The existence of this blog highlights the importance of conversations and projects that explore how academic research and expertise can more effectively contribute to public decision making, particularly across the myriad pressing global challenges our societies’ are grappling with today. In this same vein, UCL has launched a number of initiatives in recent years aimed at improving our ability to mobilise our research excellence across the social and natural sciences to better engage with and inform public decision making communities; most notably, the UCL Grand Challenges as a central part of UCL’s research strategy.
One of the most recent additions to this UCL landscape is our new Department of Science, Technology, Engineering and Public Policy (UCL STEaPP). The core objective of UCL STEaPP is to explore, experiment with, and improve the ways scientific (natural and social) and engineering expertise and knowledge engage with public decision-making and policy. It is through UCL STEaPP that UCL is directly supporting the establishment of the new Social Science Section within POST. By developing a close relationship with POST, we aim to develop a deeper understanding about how science (natural and social) and engineering evidence is used within parliamentary debate and scrutiny. We hope that this learning will not only help POST to deliver on its highly important role in the UK Parliament, but will also help highlight new ways that UCL — and other world leading research institutions — can more effectively contribute our expertise to support public decision-making and policy processes across all levels, sectors and cultures of our now globally interdependent societies.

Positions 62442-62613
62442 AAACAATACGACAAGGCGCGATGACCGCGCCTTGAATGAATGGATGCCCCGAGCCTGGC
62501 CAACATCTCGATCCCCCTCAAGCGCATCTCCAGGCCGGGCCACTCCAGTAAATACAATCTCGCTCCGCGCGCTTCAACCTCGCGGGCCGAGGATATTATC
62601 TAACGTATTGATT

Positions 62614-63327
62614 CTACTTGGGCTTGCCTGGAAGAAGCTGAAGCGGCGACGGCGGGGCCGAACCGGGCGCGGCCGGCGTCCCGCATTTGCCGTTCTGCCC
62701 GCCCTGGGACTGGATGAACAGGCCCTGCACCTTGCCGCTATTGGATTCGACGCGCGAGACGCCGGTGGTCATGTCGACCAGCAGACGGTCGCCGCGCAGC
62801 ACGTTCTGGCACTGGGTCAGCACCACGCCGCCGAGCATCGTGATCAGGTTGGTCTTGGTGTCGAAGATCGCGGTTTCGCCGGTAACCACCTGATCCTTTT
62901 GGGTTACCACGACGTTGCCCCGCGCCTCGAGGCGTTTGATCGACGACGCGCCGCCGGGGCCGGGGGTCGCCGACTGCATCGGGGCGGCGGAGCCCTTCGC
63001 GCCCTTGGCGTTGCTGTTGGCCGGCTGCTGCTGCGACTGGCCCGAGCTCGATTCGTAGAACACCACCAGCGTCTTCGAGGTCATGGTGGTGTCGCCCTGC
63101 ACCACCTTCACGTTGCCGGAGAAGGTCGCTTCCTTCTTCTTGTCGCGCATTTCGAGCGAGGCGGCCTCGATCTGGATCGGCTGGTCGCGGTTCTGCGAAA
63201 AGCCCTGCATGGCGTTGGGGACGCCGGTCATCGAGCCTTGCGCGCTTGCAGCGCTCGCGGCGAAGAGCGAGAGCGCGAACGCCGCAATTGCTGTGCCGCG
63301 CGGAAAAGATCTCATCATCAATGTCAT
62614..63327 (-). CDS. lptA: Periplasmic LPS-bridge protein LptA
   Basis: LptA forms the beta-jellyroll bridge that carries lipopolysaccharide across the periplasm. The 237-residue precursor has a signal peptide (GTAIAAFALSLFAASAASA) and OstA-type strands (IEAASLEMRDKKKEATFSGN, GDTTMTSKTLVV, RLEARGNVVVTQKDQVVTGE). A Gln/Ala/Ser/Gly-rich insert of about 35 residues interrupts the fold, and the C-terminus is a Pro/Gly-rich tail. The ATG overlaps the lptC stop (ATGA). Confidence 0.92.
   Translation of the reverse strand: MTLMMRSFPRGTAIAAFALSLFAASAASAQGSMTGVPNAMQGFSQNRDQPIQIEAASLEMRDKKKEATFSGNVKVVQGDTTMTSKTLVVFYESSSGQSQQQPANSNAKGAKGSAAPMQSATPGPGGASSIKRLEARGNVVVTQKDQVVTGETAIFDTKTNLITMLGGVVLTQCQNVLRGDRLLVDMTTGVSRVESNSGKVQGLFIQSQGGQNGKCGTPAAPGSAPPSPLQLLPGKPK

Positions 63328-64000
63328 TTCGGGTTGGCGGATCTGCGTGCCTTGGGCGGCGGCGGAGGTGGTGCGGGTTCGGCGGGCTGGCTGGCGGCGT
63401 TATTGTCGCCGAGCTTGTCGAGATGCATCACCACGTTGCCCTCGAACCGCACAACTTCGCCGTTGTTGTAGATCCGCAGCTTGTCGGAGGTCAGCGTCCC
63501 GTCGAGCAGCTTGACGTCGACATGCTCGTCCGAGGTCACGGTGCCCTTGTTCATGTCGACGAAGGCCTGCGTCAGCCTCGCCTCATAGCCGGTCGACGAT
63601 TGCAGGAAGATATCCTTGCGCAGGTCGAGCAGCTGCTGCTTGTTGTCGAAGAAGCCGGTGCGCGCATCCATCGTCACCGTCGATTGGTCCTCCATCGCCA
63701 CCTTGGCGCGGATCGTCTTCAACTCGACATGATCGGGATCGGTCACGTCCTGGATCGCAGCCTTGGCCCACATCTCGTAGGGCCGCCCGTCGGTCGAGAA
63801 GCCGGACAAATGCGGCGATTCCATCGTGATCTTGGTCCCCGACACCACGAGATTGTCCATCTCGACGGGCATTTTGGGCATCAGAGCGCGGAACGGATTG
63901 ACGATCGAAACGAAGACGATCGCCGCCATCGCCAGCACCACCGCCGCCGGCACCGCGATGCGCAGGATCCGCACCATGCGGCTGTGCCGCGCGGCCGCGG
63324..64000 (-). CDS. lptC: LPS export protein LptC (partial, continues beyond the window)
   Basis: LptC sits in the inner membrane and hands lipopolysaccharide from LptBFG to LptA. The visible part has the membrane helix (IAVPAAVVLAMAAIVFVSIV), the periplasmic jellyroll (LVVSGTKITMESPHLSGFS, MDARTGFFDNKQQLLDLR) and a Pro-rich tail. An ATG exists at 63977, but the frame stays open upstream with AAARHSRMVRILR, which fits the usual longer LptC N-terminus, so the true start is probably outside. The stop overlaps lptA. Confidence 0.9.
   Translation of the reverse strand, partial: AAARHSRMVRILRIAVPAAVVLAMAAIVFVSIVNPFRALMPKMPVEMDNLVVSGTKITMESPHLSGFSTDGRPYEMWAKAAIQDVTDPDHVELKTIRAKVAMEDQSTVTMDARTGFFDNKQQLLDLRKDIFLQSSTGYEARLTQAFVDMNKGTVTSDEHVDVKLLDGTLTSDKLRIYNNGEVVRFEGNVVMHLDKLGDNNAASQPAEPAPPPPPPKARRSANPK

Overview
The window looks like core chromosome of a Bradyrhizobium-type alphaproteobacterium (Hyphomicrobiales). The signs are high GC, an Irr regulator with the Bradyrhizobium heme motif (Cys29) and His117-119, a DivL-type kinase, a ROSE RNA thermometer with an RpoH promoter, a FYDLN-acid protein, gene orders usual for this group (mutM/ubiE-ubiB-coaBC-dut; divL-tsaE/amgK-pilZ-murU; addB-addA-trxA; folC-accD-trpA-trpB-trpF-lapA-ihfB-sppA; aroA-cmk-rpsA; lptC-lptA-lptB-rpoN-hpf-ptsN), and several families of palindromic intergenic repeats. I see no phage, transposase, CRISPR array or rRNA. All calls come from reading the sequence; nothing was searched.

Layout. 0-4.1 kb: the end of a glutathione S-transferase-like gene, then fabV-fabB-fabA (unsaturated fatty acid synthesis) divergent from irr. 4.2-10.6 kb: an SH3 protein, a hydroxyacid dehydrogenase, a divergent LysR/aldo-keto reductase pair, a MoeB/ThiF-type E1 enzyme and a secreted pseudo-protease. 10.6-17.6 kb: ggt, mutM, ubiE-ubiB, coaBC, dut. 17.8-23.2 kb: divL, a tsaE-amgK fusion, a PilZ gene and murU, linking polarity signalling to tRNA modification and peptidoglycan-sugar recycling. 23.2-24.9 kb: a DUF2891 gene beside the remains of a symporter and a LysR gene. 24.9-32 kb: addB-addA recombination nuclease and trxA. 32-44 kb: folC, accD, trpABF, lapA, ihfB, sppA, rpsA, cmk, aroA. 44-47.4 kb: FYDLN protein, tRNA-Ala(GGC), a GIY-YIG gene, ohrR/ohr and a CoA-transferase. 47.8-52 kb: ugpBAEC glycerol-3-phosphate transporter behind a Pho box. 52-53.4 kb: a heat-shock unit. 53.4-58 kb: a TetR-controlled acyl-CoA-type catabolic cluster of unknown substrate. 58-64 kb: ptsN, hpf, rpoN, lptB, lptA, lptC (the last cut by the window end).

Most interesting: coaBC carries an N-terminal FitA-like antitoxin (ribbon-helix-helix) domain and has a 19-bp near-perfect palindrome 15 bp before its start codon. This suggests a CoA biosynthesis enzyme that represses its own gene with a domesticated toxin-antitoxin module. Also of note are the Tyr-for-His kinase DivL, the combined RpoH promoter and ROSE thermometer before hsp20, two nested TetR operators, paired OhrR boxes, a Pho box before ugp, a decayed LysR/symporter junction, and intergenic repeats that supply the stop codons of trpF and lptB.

How might more universities get involved?
We’re drafting the three-year work programme at the moment, and I can assure you that there’ll be a number of ways for people to get involved.
POST already has a large network of stakeholders from across Parliament, government, academia, industry and the third sector. These networks are really important to keep us up to date with research and policy developments, to establish collaborations and to increase the impact of POST’s work. These people inform the proposals we put to the Board for future work, provide a speakers for parliamentary events and a diverse group of expert peer reviewers for all our work. Now POST needs to extend this network to include those working across the social sciences.